Perfect, I thought. Having a boyfriend was the first step. My high school manifesto was about to become a reality.

At dinner that night I daydreamed about what it would be like having Dirk over for dinner, sitting with my family, playing footsie with me under the table, talking, laughing, sharing his thoughts of the day. Unfortunately, there's a person who shows up at our dinner table every night who'd make that dining experience a total nightmare--my ten-year-old brother, Theo.

I'm sure there are lots of girls who enjoy their younger sibling's youthful antics. I do not happen to be one of them.

1 don't like chicken!" Theo whined as he dumped most of the mashed potatoes from the serving bowl onto his plate.

"Oh, really," I said. "Then why are there two chicken wings on your plate? If 7 didn't like chicken I'd leave that extra wing for somebody who might appreciate it."

"I like wings," he snarled as he inhaled the first. They're not really chicken. Wings are fun food."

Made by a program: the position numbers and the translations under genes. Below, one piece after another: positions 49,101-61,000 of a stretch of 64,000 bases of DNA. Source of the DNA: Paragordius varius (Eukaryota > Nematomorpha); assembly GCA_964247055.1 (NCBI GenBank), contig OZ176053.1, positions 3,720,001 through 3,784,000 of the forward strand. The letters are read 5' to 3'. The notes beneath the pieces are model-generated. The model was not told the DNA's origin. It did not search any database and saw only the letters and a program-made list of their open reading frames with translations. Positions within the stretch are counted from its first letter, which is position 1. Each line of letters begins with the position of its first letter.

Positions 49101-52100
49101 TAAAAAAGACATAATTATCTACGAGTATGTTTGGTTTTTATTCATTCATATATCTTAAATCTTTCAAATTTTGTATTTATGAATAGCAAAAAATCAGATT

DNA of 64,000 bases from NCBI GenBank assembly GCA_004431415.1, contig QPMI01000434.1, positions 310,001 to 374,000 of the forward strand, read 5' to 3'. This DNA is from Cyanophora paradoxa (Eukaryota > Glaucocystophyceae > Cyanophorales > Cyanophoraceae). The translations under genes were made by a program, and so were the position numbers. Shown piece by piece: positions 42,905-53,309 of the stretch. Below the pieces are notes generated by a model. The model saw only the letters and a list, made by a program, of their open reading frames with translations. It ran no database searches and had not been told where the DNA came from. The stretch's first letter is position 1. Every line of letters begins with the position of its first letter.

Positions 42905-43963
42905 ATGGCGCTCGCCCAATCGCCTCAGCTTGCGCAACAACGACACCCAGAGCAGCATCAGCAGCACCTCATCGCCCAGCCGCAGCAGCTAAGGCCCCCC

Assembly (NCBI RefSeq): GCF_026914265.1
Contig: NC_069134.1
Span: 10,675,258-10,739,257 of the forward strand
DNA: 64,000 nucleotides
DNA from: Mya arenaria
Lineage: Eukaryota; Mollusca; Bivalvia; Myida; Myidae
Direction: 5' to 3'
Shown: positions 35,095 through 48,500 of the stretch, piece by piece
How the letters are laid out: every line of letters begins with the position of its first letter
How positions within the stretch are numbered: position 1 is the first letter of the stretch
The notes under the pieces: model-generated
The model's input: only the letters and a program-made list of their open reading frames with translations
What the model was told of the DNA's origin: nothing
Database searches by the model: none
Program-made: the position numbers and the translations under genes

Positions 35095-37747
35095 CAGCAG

"I like wings, too," I said. "I'm sure we all like wings, don't we?" I threw a look at my parents for confirmation. They looked away.

If Dirk were here he'd bock me up,

I turned back to Theo. "Unfortunately chickens are only born with two wings,"I said as if talking to a three-year-old. My cheeks reddened as my patience slipped away. Even thoughts of Dirk couldn't mask the fact my little brother was an idiot.

"I know they have two wings," Theo said, a goofy smirk playing on his lips. He waved the second wing under my nose like a maestro teasing the air with his baton. Then he devoured it, slurping the meat off the bone like a human vacuum cleaner. "All gone," he sang as he hoisted the meatless bone above his head as if it were a trophy.

I shot my mother an exasperated glance.

"You two be nice," is all she said. But what she meant was, You know we always let your little creep of a brother get away with everything; suck it up and grab a thigh!